United States – Washington wants to limit the wait on the tarmac to reduce pollution


Software developed by NASA and the FAA will be deployed in several American airports. Purpose: to calculate the right moment for the plane to leave the boarding gate.

This image, showing several planes queuing on the tarmac before take-off, should soon be remembered thanks to new software developed by NASA and the FAA that will be deployed at 27 US airports.


Several major American airports will soon use software to calculate when an aircraft must leave the boarding gate to prevent it from waiting on the tarmac before take off with the engines on, and thus limit emissions but also delays. .

Developed by NASA and the FAA, the American agencies in charge of space and aviation, this air traffic management software must be deployed in 27 airports, details a communicated mardi.

According to experiments already carried out at the airport in Charlotte, North Carolina, the software has reduced the consumption of kerosene by more than a million liters per year, the equivalent of 185 flights between New York and Chicago. with a Boeing 737.

Less delays too

The software also reduced delays by 916 hours over four years, the equivalent of 15 minutes less waiting time on the tarmac for more than 3,600 flights.

“Currently, air traffic controllers have the company’s schedule but only find out when planes are ready to go when they join the line (aircraft ready to take off) on the tarmac and communicate with the control tower” FAA boss Steve Dickson explained during a presentation.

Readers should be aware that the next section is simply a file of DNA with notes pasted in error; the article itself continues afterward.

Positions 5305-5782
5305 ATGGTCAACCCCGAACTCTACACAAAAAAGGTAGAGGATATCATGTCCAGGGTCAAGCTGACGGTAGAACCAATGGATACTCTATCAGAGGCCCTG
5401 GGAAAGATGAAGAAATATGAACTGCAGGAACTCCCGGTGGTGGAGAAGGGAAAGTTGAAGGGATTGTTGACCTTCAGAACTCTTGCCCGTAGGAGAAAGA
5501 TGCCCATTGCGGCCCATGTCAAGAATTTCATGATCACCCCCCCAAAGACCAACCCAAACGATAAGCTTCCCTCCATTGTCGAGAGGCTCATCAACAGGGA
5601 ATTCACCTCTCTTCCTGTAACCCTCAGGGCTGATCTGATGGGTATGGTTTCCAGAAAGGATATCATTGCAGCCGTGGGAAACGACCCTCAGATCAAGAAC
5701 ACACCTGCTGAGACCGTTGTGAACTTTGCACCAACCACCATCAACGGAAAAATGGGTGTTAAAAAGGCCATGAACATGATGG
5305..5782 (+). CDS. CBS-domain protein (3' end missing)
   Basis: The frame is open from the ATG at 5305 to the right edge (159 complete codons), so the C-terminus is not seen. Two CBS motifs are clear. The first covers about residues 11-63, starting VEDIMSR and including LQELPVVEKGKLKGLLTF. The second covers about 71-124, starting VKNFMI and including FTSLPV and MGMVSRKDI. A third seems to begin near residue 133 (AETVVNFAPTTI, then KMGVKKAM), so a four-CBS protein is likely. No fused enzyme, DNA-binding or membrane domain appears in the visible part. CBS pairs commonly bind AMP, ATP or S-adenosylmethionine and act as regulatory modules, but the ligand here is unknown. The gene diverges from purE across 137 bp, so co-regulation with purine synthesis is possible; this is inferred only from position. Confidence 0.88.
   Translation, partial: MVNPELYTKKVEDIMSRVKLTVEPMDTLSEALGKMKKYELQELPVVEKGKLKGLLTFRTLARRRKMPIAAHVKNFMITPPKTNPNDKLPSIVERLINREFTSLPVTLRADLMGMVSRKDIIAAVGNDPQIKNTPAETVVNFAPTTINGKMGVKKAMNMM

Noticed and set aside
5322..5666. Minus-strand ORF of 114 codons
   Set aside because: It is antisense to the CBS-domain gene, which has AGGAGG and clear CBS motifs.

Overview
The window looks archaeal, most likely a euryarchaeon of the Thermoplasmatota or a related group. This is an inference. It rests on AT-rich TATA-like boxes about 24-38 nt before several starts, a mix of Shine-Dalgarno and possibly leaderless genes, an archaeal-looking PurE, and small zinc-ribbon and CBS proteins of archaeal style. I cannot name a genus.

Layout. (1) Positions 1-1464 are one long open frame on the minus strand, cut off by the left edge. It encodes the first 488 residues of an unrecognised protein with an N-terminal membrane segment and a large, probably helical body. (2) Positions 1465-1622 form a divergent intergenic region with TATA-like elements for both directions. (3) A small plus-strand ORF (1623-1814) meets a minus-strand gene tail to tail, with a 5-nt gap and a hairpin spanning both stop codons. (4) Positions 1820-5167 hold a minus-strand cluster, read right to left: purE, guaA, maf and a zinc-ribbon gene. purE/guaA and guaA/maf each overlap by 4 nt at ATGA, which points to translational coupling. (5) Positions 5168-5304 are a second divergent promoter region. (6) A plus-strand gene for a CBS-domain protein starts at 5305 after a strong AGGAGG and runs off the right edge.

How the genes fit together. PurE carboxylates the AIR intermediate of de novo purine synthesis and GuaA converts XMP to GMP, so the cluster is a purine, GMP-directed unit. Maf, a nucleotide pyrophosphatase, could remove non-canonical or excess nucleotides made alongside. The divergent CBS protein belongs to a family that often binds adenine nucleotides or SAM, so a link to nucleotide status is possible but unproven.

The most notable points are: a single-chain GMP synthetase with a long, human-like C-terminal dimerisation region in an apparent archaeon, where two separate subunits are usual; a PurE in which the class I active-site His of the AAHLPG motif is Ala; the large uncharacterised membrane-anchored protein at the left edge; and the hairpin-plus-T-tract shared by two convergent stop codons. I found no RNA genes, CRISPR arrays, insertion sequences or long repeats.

“Now, we will have more visibility on the data of the companies and we will be able to predict the departure time much more easily, which will allow us to better manage the entire system and avoid bottlenecks on the ground, ”he added.

A sector with a heavy carbon footprint

Reducing aircraft taxiing time is one tool among others used by the aviation sector, responsible for 2% to 3% of greenhouse gas emissions responsible for global warming, to reduce its carbon footprint.

On the ground, companies can, for example, run aircraft with electric motors rather than jet engines, with a single engine running, or use a tractor to which the aircraft is docked to reach the take-off runway.


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